New American Psychological Association Journal Article

In an interesting sign that the APA is slowly moving to review their previous position on “Sexual Orientation Change Efforts”, Psychotherapy, one of the in-house journals has just published an interesting article co-authored by Mark Yarhouse. Here’s the abstract.

With the increasing relevance of sexual minority concerns, including the process of navigating sexual and religious identities, clinical practice has focused on helping sexual minorities address methods of self-expressio…n that are most congruent with the client’s values. Sexual Identity Therapy (SIT) (Throckmorton & Yarhouse, 2006) has been developed to assist individuals who are seeking to address potential conflicts between religious and sexual identities by focusing on personal congruence. To facilitate this process, the practice of mindfulness is applied. As an adaptation from its spiritual origins, mindfulness is used to facilitate the treatment of various disorders, such as chronic pain, substance abuse, and depression. It has also been the crux of several different third-wave cognitive and behavioral therapies that consider the “…context and functions of psychological phenomena” (Hayes, 2004, p. 5) for the purpose of helping clients to develop “…broad, flexible and effective repertoires” (p. 6). In this instance, mindfulness is applied to SIT to assist individuals with same-sex attraction to become nonjudgmentally aware of their thoughts and feelings related to same-sex attraction such that they are able to experience their attractions in an open and honest manner without feeling compelled to either dismiss or augment these attractions. Mindful awareness of same-sex attraction facilitates congruence because there is less emphasis on changing behaviors, thoughts or feelings, but rather, changing the relationship the individual has to their experiences of same-sex attraction so that they are experienced as neutral, as opposed to aversive.

Interesting. Mark’s piece highlights a very similar thing we do in pastoral practice in this area, namely to get men and women to be honest and open about what they are experiencing. Truth after all is the first step towards wholeness, because God is truth and he wants to deal with the real us.

Sexual Identity Therapy appears to be increasingly favourably viewed by the APA.

7 Comments on “New American Psychological Association Journal Article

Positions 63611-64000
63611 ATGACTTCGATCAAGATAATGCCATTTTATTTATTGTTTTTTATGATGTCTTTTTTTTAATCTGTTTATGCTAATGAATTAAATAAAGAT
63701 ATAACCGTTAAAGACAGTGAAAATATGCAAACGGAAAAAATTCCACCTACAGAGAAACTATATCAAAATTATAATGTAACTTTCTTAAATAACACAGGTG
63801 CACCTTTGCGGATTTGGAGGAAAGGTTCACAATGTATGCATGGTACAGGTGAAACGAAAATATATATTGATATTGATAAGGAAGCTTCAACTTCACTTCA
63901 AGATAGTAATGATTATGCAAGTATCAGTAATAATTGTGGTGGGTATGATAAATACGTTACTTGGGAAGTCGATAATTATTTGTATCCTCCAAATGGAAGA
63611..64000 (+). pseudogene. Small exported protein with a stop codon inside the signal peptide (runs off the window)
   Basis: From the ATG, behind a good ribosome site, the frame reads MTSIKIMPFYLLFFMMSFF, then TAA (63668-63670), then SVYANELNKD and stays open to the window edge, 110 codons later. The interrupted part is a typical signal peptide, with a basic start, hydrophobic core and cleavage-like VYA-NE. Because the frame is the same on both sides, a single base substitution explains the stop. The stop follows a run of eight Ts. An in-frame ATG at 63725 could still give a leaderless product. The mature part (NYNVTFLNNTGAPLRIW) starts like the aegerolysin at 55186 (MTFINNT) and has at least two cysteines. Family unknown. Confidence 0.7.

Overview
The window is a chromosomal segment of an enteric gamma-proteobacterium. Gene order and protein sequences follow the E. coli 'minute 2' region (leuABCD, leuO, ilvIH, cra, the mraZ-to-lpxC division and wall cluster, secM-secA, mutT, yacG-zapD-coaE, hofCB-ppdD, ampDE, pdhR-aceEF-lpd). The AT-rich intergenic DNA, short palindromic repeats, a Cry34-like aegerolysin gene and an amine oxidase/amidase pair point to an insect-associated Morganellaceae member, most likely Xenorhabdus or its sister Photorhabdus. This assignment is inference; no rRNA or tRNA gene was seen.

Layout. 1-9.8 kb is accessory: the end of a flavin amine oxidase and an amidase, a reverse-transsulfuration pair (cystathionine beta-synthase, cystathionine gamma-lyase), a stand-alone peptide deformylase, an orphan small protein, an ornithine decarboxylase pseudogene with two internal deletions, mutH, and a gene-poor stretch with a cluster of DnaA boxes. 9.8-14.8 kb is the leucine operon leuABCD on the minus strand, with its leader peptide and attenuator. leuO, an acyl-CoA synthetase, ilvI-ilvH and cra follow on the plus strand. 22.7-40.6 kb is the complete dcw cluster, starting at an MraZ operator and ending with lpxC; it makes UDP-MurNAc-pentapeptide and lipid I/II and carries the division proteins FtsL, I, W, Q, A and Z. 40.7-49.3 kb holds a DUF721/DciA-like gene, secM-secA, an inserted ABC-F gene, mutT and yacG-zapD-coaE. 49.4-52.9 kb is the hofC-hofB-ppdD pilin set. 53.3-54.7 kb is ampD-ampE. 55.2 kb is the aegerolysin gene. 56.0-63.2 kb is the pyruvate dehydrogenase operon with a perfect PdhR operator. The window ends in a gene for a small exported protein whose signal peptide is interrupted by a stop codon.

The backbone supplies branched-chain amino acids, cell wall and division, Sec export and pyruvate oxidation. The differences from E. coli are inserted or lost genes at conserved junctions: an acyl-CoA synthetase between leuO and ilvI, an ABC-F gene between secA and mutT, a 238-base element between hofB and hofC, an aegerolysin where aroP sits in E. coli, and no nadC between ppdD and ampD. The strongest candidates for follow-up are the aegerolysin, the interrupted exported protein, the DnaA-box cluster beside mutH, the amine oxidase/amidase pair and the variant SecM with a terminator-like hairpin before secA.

1. Peter: Thanks for highlighting Mark's work. However, I do not see the APA moving toward a reconsideration of change efforts. In fact, this approach does not work with clients to change anything, rather to accept what is.

      • There are two kinds of acceptance here. One is that the client accepts, although does not of necessity approve of same-sex attractions. The other is that the therapist accepts the client whatever the client's value direction. The client's wishes are important but they might be barriers to the kind of acceptance proposed by the mindfulness approach.

        E.g., I wish I could come to England today and have tea with you. However, I accept that I cannot. If my wishes were so strong and preoccupying that I either used lots of mental energy to deny them or wasted away hours hoping I can fly there, then my wishes are not helping me.

        Efforts to change can be like that for people. I get far more happy clients when they simply accept what is and make plans to effect valued behavior in their lives.

  2. Hi Peter, I managed to download the full paper. It is very interesting and insightful for any person doing some kind of counselling. It is indeed clear that the concept of SIT has passed peer-review, it is well described in the paper, and it makes reference to previous work of Yarhouse. This is good news in the sense that the scientific community seems at least more open to the reality of conflicting religious values and sexuality. What I find particularly appealing is the mindfulness approach that could be easily applied by Christian pastors.

    Regarding the client's wishes, from my first screening of the paper, I would agree with Dr Throckmorton, that wishes could become a barrier, particularly if they are not fully/clearly expressed.

    To Tom, the paper refers to the historical practice of mindfulness accross vrious religious practices and mentions Buddhism indeed.

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